(Plain Press, March 2016) The Stockyard, Clark-Fulton and Brooklyn Centre (SCFBC) Community Development Office is seeking a new name. SCFBC, which opened to serve the three neighborhoods in the summer of 2010, announced a contest to rename the organization at its annual celebration on January 28th at Walton School.
Adam Stalder, recently named as the SCFBC Managing Director, introduced the name change project to those present at the annual celebration. He urged anyone with a creative idea for a new name, to submit nominations via a web link at http://goo.gl/forms/wtGV2ub8Nt or by email at email@example.com. Stalder said anybody could submit a nomination and the names can also be emailed or given to SCFBC staff members. He said SCFBC staff members will be passing out fliers at community meetings to promote the contest. He urged those wishing to submit an idea for a new name to get their nominations in by the end of March.
Stalder said three to five finalist will be selected from the names submitted and the community will have an opportunity to vote for their preference. The new name of the organization will be announced at the last La Placita in September.
SCFBC annual celebration featured entertainment by the musical group Down the Road and a performance by dancers from the Julia de Burgos Cultural Center.
The organization celebrated some of its accomplishments in 2015 including assisting over 4000 clients in applying for the Home Energy Assistance Program; and helping 768 low income families with tax preparation and in applying for Earned Income Tax Credits resulting in $1.1 million in refunds going to those families.
SCFBC also noted its work in cleaning up neighborhood green spaces and graffiti removal. The organization said its code enforcement efforts resulted $1.3 million in fines in Cleveland Housing Court for some of the area’s worst property owners. The work of SCFBC to rehab single family homes in the neighborhood resulted in 13 new owner occupants in 2015 and 100 plus new owner occupants in the neighborhoods served by the organization since 2011, said Stalder. The organization highlighted its “Cookouts with Cops” this past summer which attracted over 500 attendees at four events. SCFBC is also involved in support of the Mercedarian Walkers which engages area seniors in weekly walks and monthly health education sessions with Neighborhood Family Practice.
In the area of Community Development, SCFBC noted nine new businesses opened in its target area in 2015, the organization also assisted seventy area businesses with technical issues. SCFBC worked with the Hispanic Business Center to promote the La Placita attracting many area businesses to celebrate Hispanic cultural heritage at an open air market in the parking lot of the bank building at W. 25th and Clark Avenue. SCFBC celebrated the successful rehab of the Hildebrandt building on Walton Avenue, which it says has become a “Hub for local artists and food entrepreneurs in the Clark Fulton Neighborhood.”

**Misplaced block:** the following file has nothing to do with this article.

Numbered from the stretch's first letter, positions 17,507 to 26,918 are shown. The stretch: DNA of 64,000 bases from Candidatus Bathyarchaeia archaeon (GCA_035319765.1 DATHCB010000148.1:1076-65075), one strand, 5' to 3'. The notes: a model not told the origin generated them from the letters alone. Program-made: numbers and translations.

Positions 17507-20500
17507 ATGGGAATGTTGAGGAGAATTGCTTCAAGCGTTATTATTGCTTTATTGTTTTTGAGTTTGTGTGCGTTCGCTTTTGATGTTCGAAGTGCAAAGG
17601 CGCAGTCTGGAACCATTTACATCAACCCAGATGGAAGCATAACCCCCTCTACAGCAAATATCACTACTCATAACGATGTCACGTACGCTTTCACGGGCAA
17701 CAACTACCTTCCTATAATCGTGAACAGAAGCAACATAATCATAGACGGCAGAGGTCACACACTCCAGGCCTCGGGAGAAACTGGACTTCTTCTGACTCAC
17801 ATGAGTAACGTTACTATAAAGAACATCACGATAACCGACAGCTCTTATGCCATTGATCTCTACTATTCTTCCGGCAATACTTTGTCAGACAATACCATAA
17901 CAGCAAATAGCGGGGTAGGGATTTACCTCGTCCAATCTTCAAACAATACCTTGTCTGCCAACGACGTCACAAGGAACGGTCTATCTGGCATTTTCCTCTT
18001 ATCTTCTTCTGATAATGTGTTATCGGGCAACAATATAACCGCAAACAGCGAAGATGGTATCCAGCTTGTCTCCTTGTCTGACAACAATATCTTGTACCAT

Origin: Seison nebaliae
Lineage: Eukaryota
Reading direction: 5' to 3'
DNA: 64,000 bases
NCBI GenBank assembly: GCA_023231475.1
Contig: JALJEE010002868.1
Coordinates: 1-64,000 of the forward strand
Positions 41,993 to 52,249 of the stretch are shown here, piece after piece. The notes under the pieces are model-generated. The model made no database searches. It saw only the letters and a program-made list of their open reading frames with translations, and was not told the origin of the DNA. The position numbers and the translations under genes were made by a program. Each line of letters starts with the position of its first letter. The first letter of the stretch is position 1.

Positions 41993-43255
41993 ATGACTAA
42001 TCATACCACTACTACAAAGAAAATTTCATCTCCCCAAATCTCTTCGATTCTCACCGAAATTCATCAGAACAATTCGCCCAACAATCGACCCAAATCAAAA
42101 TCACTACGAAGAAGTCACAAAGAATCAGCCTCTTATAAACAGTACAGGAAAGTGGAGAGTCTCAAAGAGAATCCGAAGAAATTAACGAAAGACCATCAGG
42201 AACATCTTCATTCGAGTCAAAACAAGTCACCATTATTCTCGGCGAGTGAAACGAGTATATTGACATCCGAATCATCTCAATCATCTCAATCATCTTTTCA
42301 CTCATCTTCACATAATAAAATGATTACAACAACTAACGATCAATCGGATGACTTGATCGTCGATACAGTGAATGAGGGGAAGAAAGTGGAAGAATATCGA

Stalder joined with SCFBC Community Advisory Council Vice Chair Bill Graham, Ward 15 Councilman Matt Zone, Ward 3 Councilman Joe Cimperman, and Ward 14 Executive Assistant Taylor Henschel in distributing awards. Award recipients included: A Green Thumb Award to a group working at Barber and Vega led by Katie Jones and Ryan Kennedy. Bill Hildebrant received a Neighborhood Investment Award for the Hildebrant Building. Kyle Cogar received a Neighborhood Housing Award for investing in rehabbing five houses. Project CARE of the Animal Protective League was awarded the Community Partner of the Year award for offering area pet owners free spay and neuter procedures and vaccinations for their pets.
Chris Dunn was awarded a Community Champion award for her involvement in the community including work on neighborhood cleanups and neighborhood gardens on Daisy Avenue and W. 35th. Dave Reuse and Becky Barker received a Community Champion Award for their involvement in the Stockyard Connections Block Club. Sergio Gonzalez received a Community Champion award for leading an effort to transform Newark Court from a dumping ground into a more beautiful space.